After meeting up with my former companion, I was told to visit the city of Whiterun and see if I could help out in any way. The people of Riverwood kept talking about seeing a dragon fly towards Whiterun, so maybe this would be my chance to finally slay a winged beast? Judging from the map, the trip to Whiterun would only take about five minutes of walking on a road, but the freedom to do whatever you want can be awfully tempting. I noticed some elk running peacefully. It was a beautiful sight, really. So I hunted them down and brutally slaughtered them. It is easy to get sidetracked in Skyrim and it is an incredible journey so far. I've barely done anything extraordinary in the first day of playing, but I'm still having a blast.

Frankie:

WOW. Ladies and gentlemen, I really could just leave it at that. I've been waiting 200 (in game) years for this adventure and finally wrapping my hands around that XBOX controller, ready to embody a whole new hero of the Nine, the possibilities seemed endless. The Elder Scrolls has long been known for its might and magic gameplay, branching non-linear storyline, and a vast, open world to explore. None of these games however featured dragons. Yes folks, freaking dragons, and it doesn't take long for you to find one of these gigantic, frightening mothers. Just like every game before it, you start out as a prisoner. Because I'm a huge fantasy nerd, I decided to play as a Dark Elf named Drizzt. Much like my avatar's namesake, I was planning on picking a lithe, offensive character with a little bit of magic tucked in somewhere.

As I finished up my near ten minute (my choice) character makeover, I readied myself to rifle through the different classes on constellations... And then the dragon came. The immersion that comes from the character creation process in Skyrim is much less forward and more successful for it. I was thrown into the action, immediately making choices that could shape my in-game future based solely on my gut reactions. Should I follow the Imperial guard or the prisoner I was brought to the executioner with? My good guy tendencies lead me down the first path, but what is great overall is that I could, and can, always change my ways.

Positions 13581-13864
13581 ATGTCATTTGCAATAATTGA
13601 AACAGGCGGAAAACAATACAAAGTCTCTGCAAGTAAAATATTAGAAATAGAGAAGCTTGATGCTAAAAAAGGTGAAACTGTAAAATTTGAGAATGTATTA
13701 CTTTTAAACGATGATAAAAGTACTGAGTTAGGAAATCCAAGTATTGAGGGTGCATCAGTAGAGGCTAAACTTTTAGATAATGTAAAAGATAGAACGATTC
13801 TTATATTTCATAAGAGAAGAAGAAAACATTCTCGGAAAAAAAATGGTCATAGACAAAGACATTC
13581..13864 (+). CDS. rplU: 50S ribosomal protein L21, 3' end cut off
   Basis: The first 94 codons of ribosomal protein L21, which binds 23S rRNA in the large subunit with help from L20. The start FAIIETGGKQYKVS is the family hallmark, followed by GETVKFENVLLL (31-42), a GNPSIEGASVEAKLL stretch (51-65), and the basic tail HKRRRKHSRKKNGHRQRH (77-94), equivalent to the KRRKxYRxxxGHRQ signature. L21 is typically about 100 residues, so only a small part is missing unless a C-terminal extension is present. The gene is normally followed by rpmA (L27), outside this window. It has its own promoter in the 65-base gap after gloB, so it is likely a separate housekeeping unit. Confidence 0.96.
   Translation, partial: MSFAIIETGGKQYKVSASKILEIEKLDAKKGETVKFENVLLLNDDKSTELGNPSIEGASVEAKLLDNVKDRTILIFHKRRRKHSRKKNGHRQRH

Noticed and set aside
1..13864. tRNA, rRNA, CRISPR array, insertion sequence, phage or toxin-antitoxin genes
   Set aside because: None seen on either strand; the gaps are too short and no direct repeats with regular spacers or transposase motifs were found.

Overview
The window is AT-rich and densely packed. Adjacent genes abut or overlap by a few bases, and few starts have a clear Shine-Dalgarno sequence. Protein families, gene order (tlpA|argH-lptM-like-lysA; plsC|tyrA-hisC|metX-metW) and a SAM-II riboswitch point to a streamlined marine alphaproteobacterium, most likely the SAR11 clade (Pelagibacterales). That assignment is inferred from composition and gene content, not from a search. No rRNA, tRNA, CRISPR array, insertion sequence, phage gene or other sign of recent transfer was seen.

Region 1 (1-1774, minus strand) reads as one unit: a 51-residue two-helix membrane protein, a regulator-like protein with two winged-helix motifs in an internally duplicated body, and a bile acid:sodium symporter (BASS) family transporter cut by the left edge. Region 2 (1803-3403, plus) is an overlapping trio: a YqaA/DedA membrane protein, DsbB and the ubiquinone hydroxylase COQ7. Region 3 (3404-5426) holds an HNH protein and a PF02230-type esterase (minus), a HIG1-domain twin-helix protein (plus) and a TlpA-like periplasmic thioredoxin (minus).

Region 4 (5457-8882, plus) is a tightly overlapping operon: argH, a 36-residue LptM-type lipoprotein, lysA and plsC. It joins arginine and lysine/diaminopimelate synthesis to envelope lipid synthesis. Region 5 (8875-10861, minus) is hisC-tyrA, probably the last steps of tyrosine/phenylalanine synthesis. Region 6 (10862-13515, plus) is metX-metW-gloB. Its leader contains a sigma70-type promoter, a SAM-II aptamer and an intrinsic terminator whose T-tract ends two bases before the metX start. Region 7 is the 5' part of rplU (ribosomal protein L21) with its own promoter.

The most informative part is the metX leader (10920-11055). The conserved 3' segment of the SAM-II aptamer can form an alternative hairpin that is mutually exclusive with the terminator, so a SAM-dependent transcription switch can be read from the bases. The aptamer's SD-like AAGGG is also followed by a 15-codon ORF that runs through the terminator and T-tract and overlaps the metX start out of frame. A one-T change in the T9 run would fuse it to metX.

After the initial action packed opening sequence, a beautiful mix of scripted sequences and free play, I entered this brand new world. After the fantastically overbearing handholding of Oblivion, Skyrim felt totally free. I wanted to find my first dungeon, delve in, find some gold and start outfitting myself like a true hero. All the while, however, I couldn't help but think, there are dragons out there, man. I gotta kick their asses. I'm a duel wielding Dark Elf and I wanna stab a dragon in the face. So after following my Imperial guard friend to his uncle's house, mostly to hear about the surrounding area and make a hub for myself, I set out on my quest for dragons.

Running around the countryside, a few key differences make themselves apparent. Obviously this game is gorgeous, and I know some people think that throughout the series the character modeling is a little homely and that the world is repetitive, but Skyrim really is beautiful. What's most important though is the gameplay, and the changes made here are great. Replacing the hotkey system is a favorites bar, which houses your choice of weapons and magic that can be mapped to either your left or right hand. There is also a revamped leveling system which replaces the page style navigation from previous installments with a constellation style setup. Everything looks smooth and sleek, and there is not a lot of emphasis on anything other than simply playing the game.

One of the first dungeons I stumbled across was Bone Chill Pass. Leading up to it was a whole pack of wolves scattered along the hillside, so I assumed the pass would follow suit. I scampered into the cave brimming with confidence and saw a lone wolf perched on a stone ramp between me and the exit. As soon as I got close enough to see his name and his health bar, I noticed this dude was an Ice Wolf so I loaded up a fire spell and ran in headfirst.

There is only one word for this:OWNED. Unfortunately it wasn't the wolf's lifeless body that fell into the chasm. I really enjoyed the rapid change of pace in difficulty. Nobody likes an easy game, and it brings an element of strategy into what at times can be hack n' slash gameplay. After I conquered the wolf I exited the pass into what would become one of the coolest unscripted sequences of any game I've played. I walked up the hill outside Bone Chill Pass, slaying two more wolves on my way towards a lone, bleak ruin standing stoically on a snowy ledge. I dropped into a crouch, worried that this may be a place where I could get ambushed or overrun, but as I got closer to the obelisk, a portion of it started to glow. An ancient language presented itself to me and a strange energy surrounded me.

I had just learned a shout, a big new component of the dragon focused gameplay in Skyrim. And this was just one tiny, unassuming dungeon that ended up being an integral piece in the tapestry of this game. Early on, Skyrim has delivered. It has really let me craft a character the way I want to and is really letting me revel in this new world I've been given. I look forward to exploring the hell out of Skyrim and I hope it continues to impress me the way it has so far.

Tags: Skyrim, Elder Scrolls, xbox, 360, feature, dragons

Posted in: Gaming, Features, Entertainment